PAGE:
May 29, 2018

U.S. attributes malware to North Korea

Korean People's Army soldiers leave after paying their respects before the statues of late North Korean leaders. Photo: Ed Jones / AFP via Getty

The Homeland Security Department's Computer Emergency Readiness Team warned industry stakeholders about two types of malware Tuesday. The warning attributed the Joanap and Brambul malware to the North Korean government.

Why it matters: It is uncommon for the U.S. to make any public attribution for a cyberattack. Generally, that only happens when there is both definitive evidence for the attack and a strategic reason to name who was responsible for it. While the potential strategic aspects of the attribution may raise some eyebrows — it comes out as a former North Korean official travels to New York to meet with the administration — there may be a more mundane explanation.

Be smart: The U.S. has attributed a campaign of attacks it calls Hidden Cobra (which most others call Lazarus) to North Korea in the past. The Joanap and Brambul tools are a component of the Lazarus campaign, meaning the attribution might be more about linking this report to prior reports than embarrassing Pyongyang.

The details: Joanap and Brambul appear to have been in use since at least 2009.

  • Targets in the U.S. and beyond include the media, aerospace, financial, and critical infrastructure sectors, according to the report.
  • Joanap offers North Korea a to run a variety of commands on computers it infects, including stealing information, modifying files and directories, controlling botnets and installing more malware.
  • Brambul is a worm that travels through networks to find credentials North Korea can use in later attacks, as well as provide Lazarus with other recon on infected systems.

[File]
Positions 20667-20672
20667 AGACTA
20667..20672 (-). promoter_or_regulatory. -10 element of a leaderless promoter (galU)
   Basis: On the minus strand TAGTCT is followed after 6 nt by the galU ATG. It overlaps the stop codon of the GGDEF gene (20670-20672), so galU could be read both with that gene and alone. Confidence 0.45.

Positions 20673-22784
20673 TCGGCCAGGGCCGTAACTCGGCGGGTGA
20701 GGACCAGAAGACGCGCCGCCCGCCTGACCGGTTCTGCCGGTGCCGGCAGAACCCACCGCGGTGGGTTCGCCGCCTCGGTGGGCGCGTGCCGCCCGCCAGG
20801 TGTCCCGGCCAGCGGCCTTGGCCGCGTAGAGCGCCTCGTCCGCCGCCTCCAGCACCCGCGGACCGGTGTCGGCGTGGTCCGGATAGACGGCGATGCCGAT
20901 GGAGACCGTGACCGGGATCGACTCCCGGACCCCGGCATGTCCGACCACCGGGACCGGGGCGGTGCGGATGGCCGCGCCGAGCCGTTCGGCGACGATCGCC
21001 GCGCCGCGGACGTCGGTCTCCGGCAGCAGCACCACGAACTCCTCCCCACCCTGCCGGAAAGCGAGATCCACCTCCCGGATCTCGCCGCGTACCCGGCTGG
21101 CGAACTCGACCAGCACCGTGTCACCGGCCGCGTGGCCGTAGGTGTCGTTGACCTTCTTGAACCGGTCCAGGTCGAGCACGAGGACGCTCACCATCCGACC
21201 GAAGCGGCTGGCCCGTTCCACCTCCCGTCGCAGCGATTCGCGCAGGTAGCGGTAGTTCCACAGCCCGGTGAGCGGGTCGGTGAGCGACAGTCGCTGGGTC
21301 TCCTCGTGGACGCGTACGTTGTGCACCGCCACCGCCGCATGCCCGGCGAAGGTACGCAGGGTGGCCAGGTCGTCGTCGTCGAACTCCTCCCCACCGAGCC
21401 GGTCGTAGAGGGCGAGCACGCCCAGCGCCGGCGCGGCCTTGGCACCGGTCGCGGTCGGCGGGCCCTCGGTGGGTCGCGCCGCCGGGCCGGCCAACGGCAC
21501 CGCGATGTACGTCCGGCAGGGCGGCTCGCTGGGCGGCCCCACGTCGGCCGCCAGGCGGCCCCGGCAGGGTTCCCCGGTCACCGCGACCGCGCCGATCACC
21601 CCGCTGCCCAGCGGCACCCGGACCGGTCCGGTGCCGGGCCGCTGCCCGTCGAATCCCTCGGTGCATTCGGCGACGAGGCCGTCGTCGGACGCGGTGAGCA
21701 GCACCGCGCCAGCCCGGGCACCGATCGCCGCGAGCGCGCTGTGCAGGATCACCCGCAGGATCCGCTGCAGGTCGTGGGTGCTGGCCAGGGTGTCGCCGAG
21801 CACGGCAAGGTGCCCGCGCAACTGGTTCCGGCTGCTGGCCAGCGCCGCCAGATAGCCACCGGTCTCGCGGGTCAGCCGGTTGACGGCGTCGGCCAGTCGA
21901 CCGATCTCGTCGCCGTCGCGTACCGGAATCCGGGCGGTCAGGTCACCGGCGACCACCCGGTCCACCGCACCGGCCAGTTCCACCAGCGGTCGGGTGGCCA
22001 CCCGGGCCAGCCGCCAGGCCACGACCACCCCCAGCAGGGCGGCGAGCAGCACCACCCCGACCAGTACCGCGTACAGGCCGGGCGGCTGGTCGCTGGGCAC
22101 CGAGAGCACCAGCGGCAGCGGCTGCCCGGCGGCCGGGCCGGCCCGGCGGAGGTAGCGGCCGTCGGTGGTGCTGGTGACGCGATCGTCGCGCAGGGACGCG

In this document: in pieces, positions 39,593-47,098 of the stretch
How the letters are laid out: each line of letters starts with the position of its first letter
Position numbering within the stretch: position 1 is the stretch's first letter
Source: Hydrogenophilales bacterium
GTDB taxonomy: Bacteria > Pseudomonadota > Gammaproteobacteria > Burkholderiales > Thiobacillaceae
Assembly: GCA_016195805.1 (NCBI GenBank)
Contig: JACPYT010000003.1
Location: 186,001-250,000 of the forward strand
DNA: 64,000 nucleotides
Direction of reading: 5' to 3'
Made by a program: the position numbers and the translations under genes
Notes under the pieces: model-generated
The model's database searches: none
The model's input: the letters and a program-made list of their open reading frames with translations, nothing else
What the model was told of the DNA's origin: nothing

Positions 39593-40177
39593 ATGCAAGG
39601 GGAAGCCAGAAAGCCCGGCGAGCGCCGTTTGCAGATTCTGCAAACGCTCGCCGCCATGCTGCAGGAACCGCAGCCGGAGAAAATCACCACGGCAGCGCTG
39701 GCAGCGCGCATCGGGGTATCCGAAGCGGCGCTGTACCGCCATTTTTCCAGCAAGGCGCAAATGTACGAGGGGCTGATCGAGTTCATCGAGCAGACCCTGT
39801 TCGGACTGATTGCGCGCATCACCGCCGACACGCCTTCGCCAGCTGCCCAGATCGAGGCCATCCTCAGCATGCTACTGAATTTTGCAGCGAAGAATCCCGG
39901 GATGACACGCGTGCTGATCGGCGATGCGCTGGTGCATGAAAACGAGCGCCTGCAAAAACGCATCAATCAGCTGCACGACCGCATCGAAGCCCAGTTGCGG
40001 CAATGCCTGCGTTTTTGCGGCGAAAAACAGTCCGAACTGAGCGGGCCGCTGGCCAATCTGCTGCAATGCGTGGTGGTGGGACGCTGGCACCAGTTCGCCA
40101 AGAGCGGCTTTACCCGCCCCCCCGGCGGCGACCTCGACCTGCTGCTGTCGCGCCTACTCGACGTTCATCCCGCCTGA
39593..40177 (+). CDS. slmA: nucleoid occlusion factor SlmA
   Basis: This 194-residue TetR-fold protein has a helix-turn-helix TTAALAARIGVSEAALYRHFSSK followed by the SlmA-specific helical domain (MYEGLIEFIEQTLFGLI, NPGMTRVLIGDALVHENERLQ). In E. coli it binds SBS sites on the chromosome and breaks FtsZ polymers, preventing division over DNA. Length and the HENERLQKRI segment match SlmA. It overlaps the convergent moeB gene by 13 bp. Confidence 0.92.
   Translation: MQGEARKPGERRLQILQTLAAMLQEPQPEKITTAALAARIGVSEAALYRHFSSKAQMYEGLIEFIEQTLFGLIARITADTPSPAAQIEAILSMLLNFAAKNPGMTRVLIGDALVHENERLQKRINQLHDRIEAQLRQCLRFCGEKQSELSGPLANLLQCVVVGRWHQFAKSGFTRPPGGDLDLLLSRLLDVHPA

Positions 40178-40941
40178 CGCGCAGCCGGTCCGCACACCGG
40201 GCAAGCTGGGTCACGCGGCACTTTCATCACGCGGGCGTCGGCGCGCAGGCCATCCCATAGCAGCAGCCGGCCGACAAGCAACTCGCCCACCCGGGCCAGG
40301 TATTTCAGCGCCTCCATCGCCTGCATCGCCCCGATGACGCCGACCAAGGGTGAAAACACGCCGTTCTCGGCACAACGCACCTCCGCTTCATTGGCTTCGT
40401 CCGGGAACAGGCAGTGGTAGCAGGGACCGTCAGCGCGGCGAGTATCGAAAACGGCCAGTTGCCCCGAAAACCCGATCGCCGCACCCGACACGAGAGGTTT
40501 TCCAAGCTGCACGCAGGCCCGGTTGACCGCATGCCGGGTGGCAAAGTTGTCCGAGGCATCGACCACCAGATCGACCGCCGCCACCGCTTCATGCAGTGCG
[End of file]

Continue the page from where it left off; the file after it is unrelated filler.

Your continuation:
Go deeper

U.S. coronavirus updates

Data: The Center for Systems Science and Engineering at Johns Hopkins; Map: Andrew Witherspoon/Axios. This graphic includes "probable deaths" that New York City began reporting on April 14.

More than 62,300 U.S. health care workers have tested positive for the novel coronavirus and at least 291 have died from the virus, the Centers for Disease Control and Prevention reported on Tuesday. COVID-19 had infected about 9,300 health professionals when the CDC gave its last update on April 17.

By the numbers: More than 98,900 people have died from COVID-19 and over 1.6 million have tested positive in the U.S. Over 384,900 Americans have recovered and more than 14.9 million tests have been conducted.

Coronavirus dashboard

Illustration: Aïda Amer/Axios

  1. Global: Total confirmed cases as of 11:00 p.m. ET: 5,589,626 — Total deaths: 350,453 — Total recoveries — 2,286,956Map.
  2. U.S.: Total confirmed cases as of 11:00 p.m. ET: 1,680,913 — Total deaths: 98,913 — Total recoveries: 384,902 — Total tested: 14,907,041Map.
  3. Federal response: DOJ investigates meatpacking industry over soaring beef pricesMike Pence's press secretary returns to work.
  4. Congress: House Republicans to sue Nancy Pelosi in effort to block proxy voting.
  5. Business: How the new workplace could leave parents behind.
  6. Tech: Twitter fact-checks Trump's tweets about mail-in voting for first timeGoogle to open offices July 6 for 10% of workers.
  7. Public health: Coronavirus antibodies could give "short-term immunity," CDC says, but more data is neededCDC releases guidance on when you can be around others after contracting the virus.
  8. What should I do? When you can be around others after contracting the coronavirus — Traveling, asthma, dishes, disinfectants and being contagiousMasks, lending books and self-isolatingExercise, laundry, what counts as soap — Pets, moving and personal healthAnswers about the virus from Axios expertsWhat to know about social distancingHow to minimize your risk.
  9. Other resources: CDC on how to avoid the virus, what to do if you get it, the right mask to wear.

Subscribe to Mike Allen's Axios AM to follow our coronavirus coverage each morning from your inbox.

Updated 47 mins ago - Politics & Policy

World coronavirus updates

Data: The Center for Systems Science and Engineering at Johns Hopkins; Map: Axios Visuals

There are no COVID-19 patients in hospital in New Zealand, which reported just 21 active cases after days of zero new infections. A top NZ health official said Tuesday he's "confident we have broken the chain of domestic transmission."

By the numbers: Almost 5.5 million people have tested positive for the novel coronavirus as of Tuesday, and more than 2.2 million have recovered. The U.S. has reported the most cases in the world (over 1.6 million from 14.9 million tests).